Mandah Chimgeew’s English is strong, and her words, thoughtful, as she articulates her family’s long and pain-filled journey.

She, her husband, and five children are newcomers to the United States. For them, relief came after over a decade of attempts to flee the unimaginable horrors that we, born on American soil, struggle to comprehend.

Mandah was born and raised in a largely Buddhist country, in East Asia*. She enjoyed a stable childhood, worked hard at school and graduated. She then went on to attend a private university, studying to become a French teacher.

“It was during studying my second year that I met my husband,” Mandah recalls, “We got married when I was just 19 years old!”

But their love was met with great disapproval from the bride’s family, due to cultural and religious differences, so she followed her new husband back to his home country of Pakistan.

Mandah was soon to discover the realities of living in the Middle East. Pakistan, in particular, has long been home to extreme violence, fueled by an unstable political system, sexism, and religious intolerance.

She shares, somberly about this season of their life—

“The first one to two years were smooth, then as time went on we were horrified. We had four kids there, and during that time we faced so many terrible things. There were bombs. Bodies. You could not be sure if someone was going to come kill you.

One time there were seven places bombed [at once]. There was a car, and they just blew it up. [It’s a] feeling you cannot explain, you know. It feels like hell.”

A new convert to Islam, Mandah remembers going to the mosque to pray. “I was scared of what could happen to [us]. I made myself strong. I’m not there [anymore], but sometimes I think about how horrible that was. Just horrible. “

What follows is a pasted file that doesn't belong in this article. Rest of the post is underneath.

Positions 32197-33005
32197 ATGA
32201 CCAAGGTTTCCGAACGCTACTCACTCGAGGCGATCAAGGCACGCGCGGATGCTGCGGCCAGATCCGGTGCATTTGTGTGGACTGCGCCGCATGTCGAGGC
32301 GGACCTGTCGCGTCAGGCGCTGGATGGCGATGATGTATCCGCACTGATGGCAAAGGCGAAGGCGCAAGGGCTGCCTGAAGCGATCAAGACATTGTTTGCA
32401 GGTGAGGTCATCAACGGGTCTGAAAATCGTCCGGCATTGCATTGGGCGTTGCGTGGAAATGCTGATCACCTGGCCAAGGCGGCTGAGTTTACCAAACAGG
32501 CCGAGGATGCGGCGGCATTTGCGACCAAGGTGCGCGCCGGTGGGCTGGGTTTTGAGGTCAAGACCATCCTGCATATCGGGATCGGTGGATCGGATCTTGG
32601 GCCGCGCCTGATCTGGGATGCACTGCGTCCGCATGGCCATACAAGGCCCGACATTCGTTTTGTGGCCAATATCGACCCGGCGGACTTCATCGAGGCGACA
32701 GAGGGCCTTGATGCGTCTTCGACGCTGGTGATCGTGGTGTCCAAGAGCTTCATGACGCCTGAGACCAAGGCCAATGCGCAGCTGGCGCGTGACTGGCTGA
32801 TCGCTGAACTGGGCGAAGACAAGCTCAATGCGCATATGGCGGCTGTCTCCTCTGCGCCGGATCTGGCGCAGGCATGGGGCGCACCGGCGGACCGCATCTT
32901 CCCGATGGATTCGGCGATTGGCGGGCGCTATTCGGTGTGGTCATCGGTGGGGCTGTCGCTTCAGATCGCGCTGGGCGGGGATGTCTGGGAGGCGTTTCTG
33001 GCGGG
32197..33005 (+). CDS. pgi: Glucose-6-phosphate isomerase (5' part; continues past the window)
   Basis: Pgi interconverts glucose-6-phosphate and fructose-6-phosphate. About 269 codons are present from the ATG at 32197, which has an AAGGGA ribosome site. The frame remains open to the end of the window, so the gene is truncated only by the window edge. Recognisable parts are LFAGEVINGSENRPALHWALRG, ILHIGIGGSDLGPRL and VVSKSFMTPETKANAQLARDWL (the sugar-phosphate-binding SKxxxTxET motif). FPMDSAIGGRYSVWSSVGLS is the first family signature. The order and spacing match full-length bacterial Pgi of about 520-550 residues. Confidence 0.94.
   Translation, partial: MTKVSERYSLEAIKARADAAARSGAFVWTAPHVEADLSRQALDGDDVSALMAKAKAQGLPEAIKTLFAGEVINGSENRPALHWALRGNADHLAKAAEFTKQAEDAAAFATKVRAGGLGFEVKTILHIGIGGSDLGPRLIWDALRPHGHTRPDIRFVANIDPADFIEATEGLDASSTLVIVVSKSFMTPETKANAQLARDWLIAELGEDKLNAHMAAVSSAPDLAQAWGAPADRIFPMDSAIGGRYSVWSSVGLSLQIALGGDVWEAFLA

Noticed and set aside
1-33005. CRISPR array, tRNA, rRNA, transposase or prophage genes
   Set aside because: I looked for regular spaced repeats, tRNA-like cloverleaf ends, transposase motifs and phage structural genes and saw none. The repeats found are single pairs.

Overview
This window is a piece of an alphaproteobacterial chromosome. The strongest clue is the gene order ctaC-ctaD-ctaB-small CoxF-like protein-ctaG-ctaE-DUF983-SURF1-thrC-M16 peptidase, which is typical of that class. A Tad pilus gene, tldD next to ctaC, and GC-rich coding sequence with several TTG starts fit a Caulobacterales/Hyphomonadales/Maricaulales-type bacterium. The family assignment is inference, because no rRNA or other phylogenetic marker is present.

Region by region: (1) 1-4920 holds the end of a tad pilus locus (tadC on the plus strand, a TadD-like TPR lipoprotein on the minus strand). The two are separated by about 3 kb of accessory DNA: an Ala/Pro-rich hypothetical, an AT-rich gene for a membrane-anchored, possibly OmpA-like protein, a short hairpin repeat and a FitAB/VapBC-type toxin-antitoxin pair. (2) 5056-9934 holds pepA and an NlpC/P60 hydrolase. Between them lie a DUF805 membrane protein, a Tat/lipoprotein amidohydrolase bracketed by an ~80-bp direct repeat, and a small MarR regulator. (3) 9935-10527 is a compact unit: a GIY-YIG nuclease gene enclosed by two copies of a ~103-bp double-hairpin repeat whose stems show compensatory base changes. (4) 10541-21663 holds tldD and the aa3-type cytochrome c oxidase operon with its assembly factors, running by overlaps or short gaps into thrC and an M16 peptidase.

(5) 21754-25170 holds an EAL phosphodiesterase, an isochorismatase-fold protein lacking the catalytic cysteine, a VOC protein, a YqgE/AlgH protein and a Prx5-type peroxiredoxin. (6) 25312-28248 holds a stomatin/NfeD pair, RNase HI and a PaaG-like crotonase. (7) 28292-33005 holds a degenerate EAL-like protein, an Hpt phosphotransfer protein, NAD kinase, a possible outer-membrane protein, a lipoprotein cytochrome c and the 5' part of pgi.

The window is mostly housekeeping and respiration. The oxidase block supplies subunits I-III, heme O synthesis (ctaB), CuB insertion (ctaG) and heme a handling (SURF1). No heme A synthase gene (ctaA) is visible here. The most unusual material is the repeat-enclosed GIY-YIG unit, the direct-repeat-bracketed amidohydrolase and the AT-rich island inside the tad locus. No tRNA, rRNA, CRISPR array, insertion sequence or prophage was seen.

One incident, in particular, left more than just emotional scars—it left physical ones, too. “Robbers came,” Mandah shares, softly. “I had gold jewelry bangles on my hand… they just cut it. You cannot imagine that kind of pain,” she says, finishing with a long silent pause.

“Every day we would send our kids to school, and we would pray they would come back safe. [Finally] my husband said, ‘We have to go. I cannot accept if something [else] were to happen to my wife and kids.’”


Fearing for their lives, the family packed up their belongings and headed for Mandah’s home country, back in East Asia. But the violence they left behind was soon replaced by family drama.

Mandah’s husband pursued proper documentation to live and work legally within the country, but it was to no avail. Come to find out, Mandah’s very own mother and sisters were bribing government officials to deny his requests.

Mandah remembers going to immigration shortly after the birth of her fifth child, “I asked, ‘Why no permission?’ After eleven months, I [figured out] my family was the one stopping [his approval]. In [my home country] there is too much corruption. If you have a government friend, you can do anything.”

Her family’s intolerance for their interracial marriage and differing faith grew. When threats and bribes turned to beatings, the couple was forced to flee, once more.

Unwilling to return to either’s home countries, the family applied for refuge in Bejing. Just when they thought things couldn’t be any more difficult, life threw another, unexpected punch. The country approved her husband and children, but declined Mandah refugee status, giving her only ten days to leave the country.

Forced to separate, Mandah took their 8-month old and returned home to East Asia, leaving her husband and four other kids behind.